Discipline: Chemistry & Chemical Sciences
Subcategory: STEM Research
- Fisk University
Co-Author(s): Taylor Harris, Oreoluwa Onabolu and Dustin Gibson, Fisk University, Nashville, TN
Actinomycetes are Gram-positive bacteria that are known to produce bioactive secondary metabolites that are useful in medicine. For over 50 years most of the drugs that were obtained were from terrestrial sources. However, with a decline in the number of new drugs from these sources the ocean was the next source of potentially new pharmaceuticals. The ocean has a rich untapped biodiversity and has been shown to produce new bioactive compounds. In this study, the diversity of cultivable marine sediment-derived microorganisms was examined and their potential as cytotoxic agents against microbial indicators and mammalian tumor cells was investigated. The microorganisms were inoculated on three different isolation media to enhance the diversity of cultivable microbes. Of all the microorganisms isolated, 11 exhibited antimicrobial activities. These 11 microorganisms were grown in large scale fermentations and the identification of the bioactive chemical entities from these extracts are currently under investigation.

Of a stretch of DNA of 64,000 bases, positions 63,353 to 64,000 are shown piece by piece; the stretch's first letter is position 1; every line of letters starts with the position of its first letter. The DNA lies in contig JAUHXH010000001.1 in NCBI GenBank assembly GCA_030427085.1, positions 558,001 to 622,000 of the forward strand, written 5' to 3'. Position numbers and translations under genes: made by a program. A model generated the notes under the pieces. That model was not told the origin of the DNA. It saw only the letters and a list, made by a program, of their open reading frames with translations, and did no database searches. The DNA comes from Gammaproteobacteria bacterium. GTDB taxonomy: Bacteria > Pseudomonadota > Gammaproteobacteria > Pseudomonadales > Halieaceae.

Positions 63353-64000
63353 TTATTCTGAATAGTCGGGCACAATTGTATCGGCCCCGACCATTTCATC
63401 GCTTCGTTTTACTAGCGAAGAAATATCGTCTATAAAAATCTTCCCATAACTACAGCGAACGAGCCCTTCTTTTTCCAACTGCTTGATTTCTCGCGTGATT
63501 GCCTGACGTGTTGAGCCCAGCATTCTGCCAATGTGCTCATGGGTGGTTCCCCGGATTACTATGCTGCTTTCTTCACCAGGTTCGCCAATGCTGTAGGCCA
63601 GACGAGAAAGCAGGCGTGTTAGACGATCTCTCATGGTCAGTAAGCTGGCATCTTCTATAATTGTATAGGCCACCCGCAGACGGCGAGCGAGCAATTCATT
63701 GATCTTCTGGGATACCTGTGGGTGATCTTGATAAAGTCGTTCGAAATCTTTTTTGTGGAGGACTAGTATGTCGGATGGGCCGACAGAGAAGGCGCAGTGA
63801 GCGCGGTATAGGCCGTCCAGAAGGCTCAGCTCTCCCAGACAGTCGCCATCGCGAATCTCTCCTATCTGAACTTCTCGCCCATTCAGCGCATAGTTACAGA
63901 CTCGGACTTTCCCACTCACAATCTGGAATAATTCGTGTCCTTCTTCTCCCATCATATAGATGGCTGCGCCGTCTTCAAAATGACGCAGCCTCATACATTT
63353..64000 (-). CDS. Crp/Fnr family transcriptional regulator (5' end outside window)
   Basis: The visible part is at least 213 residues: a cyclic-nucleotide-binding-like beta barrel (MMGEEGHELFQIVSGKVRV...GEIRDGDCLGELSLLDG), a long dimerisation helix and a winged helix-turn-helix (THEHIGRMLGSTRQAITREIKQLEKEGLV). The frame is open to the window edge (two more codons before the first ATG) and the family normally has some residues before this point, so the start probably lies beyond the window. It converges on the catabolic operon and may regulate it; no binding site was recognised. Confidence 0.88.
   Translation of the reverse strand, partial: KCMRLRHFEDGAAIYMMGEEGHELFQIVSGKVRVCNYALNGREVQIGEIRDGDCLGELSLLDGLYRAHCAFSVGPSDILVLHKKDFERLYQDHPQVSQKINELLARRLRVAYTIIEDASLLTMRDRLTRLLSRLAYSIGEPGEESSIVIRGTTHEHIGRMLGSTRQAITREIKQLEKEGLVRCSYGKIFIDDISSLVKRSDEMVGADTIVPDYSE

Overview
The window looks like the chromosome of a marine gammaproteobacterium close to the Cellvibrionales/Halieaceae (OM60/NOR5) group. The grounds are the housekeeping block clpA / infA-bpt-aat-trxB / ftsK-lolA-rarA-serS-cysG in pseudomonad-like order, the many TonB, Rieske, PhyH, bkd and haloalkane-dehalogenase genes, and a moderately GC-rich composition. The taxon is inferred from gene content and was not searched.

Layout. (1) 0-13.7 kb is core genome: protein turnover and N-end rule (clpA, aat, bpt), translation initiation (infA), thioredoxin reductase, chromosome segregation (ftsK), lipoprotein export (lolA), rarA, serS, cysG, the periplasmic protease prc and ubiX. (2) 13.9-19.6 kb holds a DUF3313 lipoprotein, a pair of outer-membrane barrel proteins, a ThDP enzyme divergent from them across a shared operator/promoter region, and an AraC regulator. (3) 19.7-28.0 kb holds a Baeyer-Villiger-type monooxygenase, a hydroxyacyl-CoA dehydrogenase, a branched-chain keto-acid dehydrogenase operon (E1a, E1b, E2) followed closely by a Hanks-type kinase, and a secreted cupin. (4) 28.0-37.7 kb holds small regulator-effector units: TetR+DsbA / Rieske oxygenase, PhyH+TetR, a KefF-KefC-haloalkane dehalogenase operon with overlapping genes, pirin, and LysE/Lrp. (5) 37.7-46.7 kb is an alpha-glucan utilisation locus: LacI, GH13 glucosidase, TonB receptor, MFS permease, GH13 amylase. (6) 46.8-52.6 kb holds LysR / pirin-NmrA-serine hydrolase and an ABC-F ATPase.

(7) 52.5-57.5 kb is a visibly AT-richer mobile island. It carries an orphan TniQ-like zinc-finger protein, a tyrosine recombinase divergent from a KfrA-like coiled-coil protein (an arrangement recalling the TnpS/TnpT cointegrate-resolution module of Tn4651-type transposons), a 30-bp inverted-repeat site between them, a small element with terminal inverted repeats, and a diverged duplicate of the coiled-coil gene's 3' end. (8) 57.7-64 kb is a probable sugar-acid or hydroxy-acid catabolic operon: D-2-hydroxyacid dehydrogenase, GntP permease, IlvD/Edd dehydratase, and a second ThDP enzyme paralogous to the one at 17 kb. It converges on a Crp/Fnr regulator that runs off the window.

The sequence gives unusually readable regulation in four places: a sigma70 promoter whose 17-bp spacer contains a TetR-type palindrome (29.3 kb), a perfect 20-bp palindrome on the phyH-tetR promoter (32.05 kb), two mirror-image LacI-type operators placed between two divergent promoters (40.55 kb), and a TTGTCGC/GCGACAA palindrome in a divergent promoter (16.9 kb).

Funder Acknowledgement(s): This work was partially supported by the NSF Research Initiation Award grant 1600638
Faculty Advisor: None Listed,